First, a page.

The effect could be significant, according to Daroff. He cited a study from the Center on Philanthropy at Indiana University which calculated that the charitable deduction caps suggested by the White House could result in a decline in charitable giving in the US of some $3-7 billion each year. That’s a decline of roughly 1 to 2% of the estimated $298 billion in US charitable donations in 2011.
“For an economist it’s not a lot of money because the denominator is so large, because [Americans are] the most generous people who ever lived,” Daroff acknowledged. But even at the low end of that estimate, or $3 billion, the human cost would be dramatic.
“An average kosher Meal-on-Wheels” – a federally-funded program that prepares and delivers meals to the needy and immobile – “costs $42 per meal. [A $3 billion drop] is 71 million meals. A flu vaccine costs $20. That’s 140 million flu shots. We judge these issues not as an economist would in some ivory tower, but based on the impact on real people every day,” said Daroff.
“It’s bad public policy,” added Denton. “If you’re going to be looking for places to tighten your belt, this is the worst place to look. The opportunity for Americans and others to give to charities that are doing the work government isn’t able to do – it’s a bad way to be invested in the future of the country,” he said.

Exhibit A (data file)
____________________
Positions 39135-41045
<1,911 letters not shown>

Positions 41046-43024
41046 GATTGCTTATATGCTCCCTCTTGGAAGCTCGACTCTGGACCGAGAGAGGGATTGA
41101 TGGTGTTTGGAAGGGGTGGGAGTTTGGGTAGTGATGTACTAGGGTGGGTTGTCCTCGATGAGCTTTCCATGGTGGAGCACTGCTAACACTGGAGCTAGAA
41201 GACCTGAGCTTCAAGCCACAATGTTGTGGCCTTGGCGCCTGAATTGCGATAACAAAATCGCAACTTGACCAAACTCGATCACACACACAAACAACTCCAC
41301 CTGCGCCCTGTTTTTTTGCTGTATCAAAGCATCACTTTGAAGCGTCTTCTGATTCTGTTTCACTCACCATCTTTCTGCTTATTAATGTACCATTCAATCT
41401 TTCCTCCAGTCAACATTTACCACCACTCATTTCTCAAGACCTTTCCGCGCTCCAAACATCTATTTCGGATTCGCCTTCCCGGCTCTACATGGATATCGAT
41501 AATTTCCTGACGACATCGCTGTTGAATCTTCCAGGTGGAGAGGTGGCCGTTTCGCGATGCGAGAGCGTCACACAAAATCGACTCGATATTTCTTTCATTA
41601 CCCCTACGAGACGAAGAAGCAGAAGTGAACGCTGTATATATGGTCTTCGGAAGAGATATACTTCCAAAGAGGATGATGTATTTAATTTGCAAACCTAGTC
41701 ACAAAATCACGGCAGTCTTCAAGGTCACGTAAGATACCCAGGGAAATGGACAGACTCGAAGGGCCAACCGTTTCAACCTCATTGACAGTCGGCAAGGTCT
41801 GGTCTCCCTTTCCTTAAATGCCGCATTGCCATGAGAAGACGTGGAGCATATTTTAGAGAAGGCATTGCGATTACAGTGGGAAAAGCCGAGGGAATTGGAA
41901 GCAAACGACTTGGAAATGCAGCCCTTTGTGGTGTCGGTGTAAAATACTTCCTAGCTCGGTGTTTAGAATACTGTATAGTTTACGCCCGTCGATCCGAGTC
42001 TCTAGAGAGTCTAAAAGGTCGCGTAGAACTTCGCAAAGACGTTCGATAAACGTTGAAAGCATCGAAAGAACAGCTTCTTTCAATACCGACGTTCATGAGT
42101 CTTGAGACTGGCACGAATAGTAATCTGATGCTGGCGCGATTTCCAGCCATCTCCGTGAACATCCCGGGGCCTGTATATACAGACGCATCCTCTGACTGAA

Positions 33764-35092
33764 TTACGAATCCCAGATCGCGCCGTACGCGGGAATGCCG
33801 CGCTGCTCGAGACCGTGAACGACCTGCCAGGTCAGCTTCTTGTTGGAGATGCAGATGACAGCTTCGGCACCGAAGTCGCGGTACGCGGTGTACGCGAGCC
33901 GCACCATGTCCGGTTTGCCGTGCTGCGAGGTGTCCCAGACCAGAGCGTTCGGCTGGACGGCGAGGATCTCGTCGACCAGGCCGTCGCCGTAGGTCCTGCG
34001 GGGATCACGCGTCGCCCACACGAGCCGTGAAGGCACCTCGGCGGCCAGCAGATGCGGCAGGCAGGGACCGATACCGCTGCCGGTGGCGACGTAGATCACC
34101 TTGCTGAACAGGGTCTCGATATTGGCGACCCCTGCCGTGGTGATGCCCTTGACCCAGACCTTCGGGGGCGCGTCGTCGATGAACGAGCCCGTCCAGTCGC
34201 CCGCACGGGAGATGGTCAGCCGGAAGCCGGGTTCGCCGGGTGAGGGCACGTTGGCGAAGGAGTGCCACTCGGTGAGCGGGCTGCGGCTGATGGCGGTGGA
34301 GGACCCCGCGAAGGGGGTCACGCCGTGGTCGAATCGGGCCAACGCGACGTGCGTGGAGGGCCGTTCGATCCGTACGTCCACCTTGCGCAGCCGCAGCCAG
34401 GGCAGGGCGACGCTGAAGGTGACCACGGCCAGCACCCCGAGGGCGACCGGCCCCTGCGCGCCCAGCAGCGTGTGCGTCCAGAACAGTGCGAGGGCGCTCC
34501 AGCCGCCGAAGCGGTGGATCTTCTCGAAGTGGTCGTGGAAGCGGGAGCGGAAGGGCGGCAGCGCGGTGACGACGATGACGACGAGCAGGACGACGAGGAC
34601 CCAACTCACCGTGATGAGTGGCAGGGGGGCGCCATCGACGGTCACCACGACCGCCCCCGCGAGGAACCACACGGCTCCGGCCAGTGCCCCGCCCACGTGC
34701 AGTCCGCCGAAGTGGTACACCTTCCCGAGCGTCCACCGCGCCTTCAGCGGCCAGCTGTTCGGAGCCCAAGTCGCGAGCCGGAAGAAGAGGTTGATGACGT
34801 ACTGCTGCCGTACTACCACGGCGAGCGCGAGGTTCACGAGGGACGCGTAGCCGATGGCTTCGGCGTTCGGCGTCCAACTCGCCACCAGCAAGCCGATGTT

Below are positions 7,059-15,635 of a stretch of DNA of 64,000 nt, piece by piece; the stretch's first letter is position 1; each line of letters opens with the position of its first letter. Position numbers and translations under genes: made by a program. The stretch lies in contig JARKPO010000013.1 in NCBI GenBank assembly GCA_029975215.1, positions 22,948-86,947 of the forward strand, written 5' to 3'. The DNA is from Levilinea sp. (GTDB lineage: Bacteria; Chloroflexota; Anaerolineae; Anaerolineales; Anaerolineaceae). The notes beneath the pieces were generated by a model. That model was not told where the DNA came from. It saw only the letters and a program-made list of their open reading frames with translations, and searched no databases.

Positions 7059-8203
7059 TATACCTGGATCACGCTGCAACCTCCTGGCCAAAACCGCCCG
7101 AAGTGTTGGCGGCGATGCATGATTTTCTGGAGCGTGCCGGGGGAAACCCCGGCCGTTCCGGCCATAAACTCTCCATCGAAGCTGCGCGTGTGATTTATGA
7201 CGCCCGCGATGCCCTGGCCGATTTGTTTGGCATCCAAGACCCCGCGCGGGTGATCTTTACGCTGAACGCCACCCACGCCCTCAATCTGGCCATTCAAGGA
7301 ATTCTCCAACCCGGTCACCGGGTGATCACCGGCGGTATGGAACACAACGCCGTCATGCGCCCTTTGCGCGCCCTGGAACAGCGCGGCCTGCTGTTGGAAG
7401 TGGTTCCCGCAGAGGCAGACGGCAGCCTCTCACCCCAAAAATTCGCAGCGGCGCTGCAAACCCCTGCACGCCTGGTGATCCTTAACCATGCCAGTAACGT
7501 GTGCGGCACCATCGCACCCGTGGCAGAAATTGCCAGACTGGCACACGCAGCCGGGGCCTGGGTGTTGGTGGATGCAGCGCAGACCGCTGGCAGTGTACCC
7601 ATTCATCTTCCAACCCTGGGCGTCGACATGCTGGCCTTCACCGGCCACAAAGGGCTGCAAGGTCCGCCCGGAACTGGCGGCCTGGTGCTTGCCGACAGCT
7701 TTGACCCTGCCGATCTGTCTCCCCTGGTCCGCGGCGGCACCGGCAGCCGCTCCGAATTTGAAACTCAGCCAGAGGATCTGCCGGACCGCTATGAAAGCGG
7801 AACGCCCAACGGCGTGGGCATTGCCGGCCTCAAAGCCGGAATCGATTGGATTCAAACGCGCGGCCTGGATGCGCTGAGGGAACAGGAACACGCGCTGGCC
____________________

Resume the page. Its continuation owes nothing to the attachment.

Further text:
Daroff testified before the House Ways and Means Committee last week on the potential impact of a reduction in the charitable deduction to US charities. While charities are concerned about the immediate effects of changes to the charitable deduction in the next federal budget due by the end of March, the House hearing was about a broader reform of the tax code that Congress is expected to undertake in the fall.
Nonprofit leaders understand that whatever changes Congress contemplates this spring could set the terms for those long-term reforms. Washington’s short-term fiscal battles could have a profound influence on the long-term well-being of the American nonprofit sector.
“The charities at last week’s hearing, big or small, east-coast or west-coast, were unanimous,” Daroff recalled Tuesday. “Given the challenge and the decrease in governmental funding, now is not the time to put another stumbling block before charities trying to do more with less.”